US Release Date: 12-15-2000
Directed by: Mark Dindal
- David Spade, as
- Emperor Kuzco
- John Goodman, as
- Eartha Kitt, as
- Patrick Warburton, as
- Wendie Malick, as
- Eli Russell Linnetz, as
- Kellyann Kelso, as
- Bob Bergen as
The Emperor's New Groove.
The Emperor's New Groove is a funny, fast paced comedy that is worth an hour and a half of your time. My sons laughed out loud several times. I particularly enjoyed the humor in the drawing. The jump rope scene, with the adviser and her bodyguard, had me laughing louder than my kids.
The movie is basically a buddy, road movie. In this case one of the buddies is a talking Llama, who is actually a spoiled, selfish Emperor. The other is a peasant, whose land the Emperor is going to confiscate, to build a summer home. They learn to get along despite all of the predictable arguments.
There are many surprising things about this movie. There are no cute little side kicks that show up in nearly every other Disney movie. There is no long winded 'looking for something' song. There also is no one to root for. The Emperor/Llama is such a self centered brat that you wouldn't mind seeing the jaguars eat him. The peasant that helps him is such a chump. The Emperor screws him over so many times, yet the peasant still blindly believes his lies, and says since they shook hands he will still help him. Even right after the emperor lets him fall off a rope bridge.
My favorite characters were the conniving, old as dirt adviser, and her squirrel talking, spinach puff making, bodyguard. They steal every scene and all the good jokes are with or about them. The movie should have been more about them.
Patrick Warburton is a scene stealer as Kronk in The Emperor's New Groove.
I wholeheartedly agree with Eric; this is a funny little cartoon. With a running time of just 70 minutes, it flies by. It's a minor entry in the Disney canon, but it is an entertaining one, thanks in large part to a talented cast of voice actors.
As Eric mentioned, this movie differs greatly from other Disney cartoons of the period, not being a musical and feeling smaller and more low key than the big hits of the 1990s. Originally though, it was to be much more like those films. Roger Allers, who directed The Lion King, was assigned to direct this one, but there were story issues that couldn't be ironed out and production fell behind schedule. When Disney refused to give Allers more time, in part because of marketing deals that were already in place, Allers was removed from the project and it was scaled back considerably. Gone went the songs, which were to have been written by Sting, although he does perform one over the end credits that was nominated for an Oscar. Instead of a big budget musical, you have a smaller buddy, road comedy.
I disagree that there isn't anyone for whom the audience can root. Yes, the Emperor is a spoiled brat, but he does show signs of humanity throughout and eventually changes. Pacha isn't so much a chump as just an optimist. Yes, he helps the Emperor after the Emperor lets him fall of a bridge, but what you failed to mention Eric is that after that, but before Pacha helps him again, the Emperor saves Pacha's life. Plus, don't forget that Pacha is also just covering his own ass. If the Emperor does survive and Pacha didn't help him, then the Emperor could easily have him killed, so really it's in his own interest to rescue him.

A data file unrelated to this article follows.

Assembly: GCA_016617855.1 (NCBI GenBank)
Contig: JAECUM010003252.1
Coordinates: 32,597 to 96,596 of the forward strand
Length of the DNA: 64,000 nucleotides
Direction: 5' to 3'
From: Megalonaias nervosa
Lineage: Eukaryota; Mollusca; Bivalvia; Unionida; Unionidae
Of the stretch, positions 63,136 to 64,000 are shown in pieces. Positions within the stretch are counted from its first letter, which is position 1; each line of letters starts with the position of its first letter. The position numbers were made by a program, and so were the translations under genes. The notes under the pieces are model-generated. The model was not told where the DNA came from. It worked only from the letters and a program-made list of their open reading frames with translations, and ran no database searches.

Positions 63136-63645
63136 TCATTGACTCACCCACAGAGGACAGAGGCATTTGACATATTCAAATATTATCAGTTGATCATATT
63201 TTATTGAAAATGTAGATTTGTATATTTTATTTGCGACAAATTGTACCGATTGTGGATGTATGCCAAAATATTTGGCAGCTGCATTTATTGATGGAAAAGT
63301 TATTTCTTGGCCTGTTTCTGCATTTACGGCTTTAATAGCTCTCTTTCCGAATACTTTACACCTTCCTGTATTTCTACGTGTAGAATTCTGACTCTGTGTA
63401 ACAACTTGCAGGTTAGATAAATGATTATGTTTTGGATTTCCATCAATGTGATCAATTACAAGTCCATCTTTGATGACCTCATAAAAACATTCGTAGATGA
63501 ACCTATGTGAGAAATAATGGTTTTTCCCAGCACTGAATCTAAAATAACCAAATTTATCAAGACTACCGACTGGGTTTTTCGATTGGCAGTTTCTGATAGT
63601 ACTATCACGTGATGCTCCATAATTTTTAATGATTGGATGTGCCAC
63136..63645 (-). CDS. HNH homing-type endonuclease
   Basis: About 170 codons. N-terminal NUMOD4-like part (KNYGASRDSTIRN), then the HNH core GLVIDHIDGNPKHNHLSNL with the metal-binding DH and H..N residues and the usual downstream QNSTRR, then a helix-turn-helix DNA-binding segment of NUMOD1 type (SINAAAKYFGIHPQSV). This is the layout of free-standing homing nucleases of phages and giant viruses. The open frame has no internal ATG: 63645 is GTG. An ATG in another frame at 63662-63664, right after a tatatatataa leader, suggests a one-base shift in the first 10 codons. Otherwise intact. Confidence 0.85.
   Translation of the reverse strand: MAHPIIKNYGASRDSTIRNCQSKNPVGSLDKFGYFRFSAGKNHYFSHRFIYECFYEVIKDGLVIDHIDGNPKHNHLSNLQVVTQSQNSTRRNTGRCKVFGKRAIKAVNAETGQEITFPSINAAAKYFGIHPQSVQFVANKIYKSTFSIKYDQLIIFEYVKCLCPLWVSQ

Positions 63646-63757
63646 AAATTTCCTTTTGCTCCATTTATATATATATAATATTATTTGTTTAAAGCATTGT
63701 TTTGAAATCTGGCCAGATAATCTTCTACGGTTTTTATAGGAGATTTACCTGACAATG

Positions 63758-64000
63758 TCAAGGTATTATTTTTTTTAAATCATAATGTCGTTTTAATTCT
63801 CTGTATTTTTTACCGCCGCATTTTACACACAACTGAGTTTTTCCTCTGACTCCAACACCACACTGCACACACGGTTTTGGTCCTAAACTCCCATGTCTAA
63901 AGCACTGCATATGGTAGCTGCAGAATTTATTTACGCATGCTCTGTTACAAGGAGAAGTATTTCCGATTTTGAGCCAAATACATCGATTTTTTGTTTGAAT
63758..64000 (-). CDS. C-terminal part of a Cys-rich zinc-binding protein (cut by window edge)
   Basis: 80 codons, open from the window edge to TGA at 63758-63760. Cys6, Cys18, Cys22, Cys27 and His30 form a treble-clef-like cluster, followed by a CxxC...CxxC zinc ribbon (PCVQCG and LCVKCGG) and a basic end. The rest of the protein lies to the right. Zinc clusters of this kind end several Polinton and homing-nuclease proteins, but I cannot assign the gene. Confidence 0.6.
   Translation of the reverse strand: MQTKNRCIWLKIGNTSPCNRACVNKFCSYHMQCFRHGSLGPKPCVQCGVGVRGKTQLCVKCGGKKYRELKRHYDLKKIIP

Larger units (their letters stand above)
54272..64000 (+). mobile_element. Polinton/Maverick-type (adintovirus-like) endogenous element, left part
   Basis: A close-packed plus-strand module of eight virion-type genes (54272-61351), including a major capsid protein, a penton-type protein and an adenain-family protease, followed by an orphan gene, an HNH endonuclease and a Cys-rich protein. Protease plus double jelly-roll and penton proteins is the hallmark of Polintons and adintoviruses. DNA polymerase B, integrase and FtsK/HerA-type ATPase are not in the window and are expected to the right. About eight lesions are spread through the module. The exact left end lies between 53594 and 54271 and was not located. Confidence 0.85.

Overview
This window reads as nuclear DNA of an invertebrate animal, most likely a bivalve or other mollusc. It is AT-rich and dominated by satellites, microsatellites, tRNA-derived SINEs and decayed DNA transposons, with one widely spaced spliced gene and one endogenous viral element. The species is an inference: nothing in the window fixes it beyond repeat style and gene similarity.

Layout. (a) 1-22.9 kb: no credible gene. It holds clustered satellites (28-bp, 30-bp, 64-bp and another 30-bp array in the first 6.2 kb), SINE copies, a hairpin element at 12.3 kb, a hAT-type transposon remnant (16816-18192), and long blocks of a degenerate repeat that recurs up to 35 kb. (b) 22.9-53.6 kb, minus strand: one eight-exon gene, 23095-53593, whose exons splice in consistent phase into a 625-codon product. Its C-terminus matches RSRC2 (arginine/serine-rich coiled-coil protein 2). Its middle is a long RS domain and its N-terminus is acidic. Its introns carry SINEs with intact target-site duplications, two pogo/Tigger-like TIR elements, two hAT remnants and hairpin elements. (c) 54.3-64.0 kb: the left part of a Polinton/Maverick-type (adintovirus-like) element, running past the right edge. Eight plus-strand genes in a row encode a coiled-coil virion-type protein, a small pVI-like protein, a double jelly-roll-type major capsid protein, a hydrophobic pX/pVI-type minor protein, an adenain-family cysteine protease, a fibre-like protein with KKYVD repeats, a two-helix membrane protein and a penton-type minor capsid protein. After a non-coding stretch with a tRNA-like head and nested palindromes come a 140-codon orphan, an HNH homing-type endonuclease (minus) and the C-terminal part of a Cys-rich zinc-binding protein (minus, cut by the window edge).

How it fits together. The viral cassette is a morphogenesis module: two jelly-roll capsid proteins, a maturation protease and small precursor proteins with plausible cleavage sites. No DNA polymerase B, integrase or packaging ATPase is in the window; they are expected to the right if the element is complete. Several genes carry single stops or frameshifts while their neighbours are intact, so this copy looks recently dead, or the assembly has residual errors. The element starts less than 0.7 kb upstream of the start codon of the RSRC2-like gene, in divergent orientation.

As I said, the cast is great. David Spade is perfect as the spoiled young ruler. He does egotistical sarcasm better than anyone. His emperor rather reminded me of a Daffy Duck. Goodman is fine, if not outstanding as Pacha. Like Eric, I laughed hardest at Eartha Kitt as Yzma and the always reliable Patrick Warburton as Kronk. Warburton in particular is a scene stealer and gets many of the film's funniest lines.
Maybe this isn't a classic Disney cartoon, but there are worse ways of spending an hour and 10 minutes.
Pacha teaches Kuzco how to work as a team in The Emperor's New Groove.
This is an amusing little cartoon with a fast pace, laughs galore, plenty of action and a nice message about helping others. I agree with Scott that the voice work is superb with Eartha Kitt stealing the show as the wicked old crone adviser to the Emperor. I also agree with Scott about having someone to root for. It was obvious from the beginning that this was a morality tale about the greedy, self-centered Emperor learning what it means to be a friend. Pacha's selflessness eventually teaches Kuzco the Golden Rule.
I discovered a few bits of interesting trivia while researching this movie online.
In the scene where Kuzco and Pacha are searching through the various potions, Pacha reads the labels on them, “Lions, tigers, bears.” When they discover the potion for humans is missing Yzma taunts them with a sarcastic, “Oh, my.” This, of course, is a line from The Wizard of Oz. Apparently the producers hated this joke but were forced to use it by Disney's then head of Feature Animation.
Speaking of Yzma, the producers originally sought none other than Barbra Streisand for the role. Presumably when it was still going to be a big musical. I've often wondered why she hasn't voiced an animated Disney heroine. She could be as glamorous, pretty and young as she wanted without having to put any effort into her appearance.
Oh and this was the very first Disney cartoon to feature a pregnant woman. Pacha's wife is expecting.
The Emperor's New Groove is a fun 70 minutes.
Photos © Copyright Walt Disney (2000)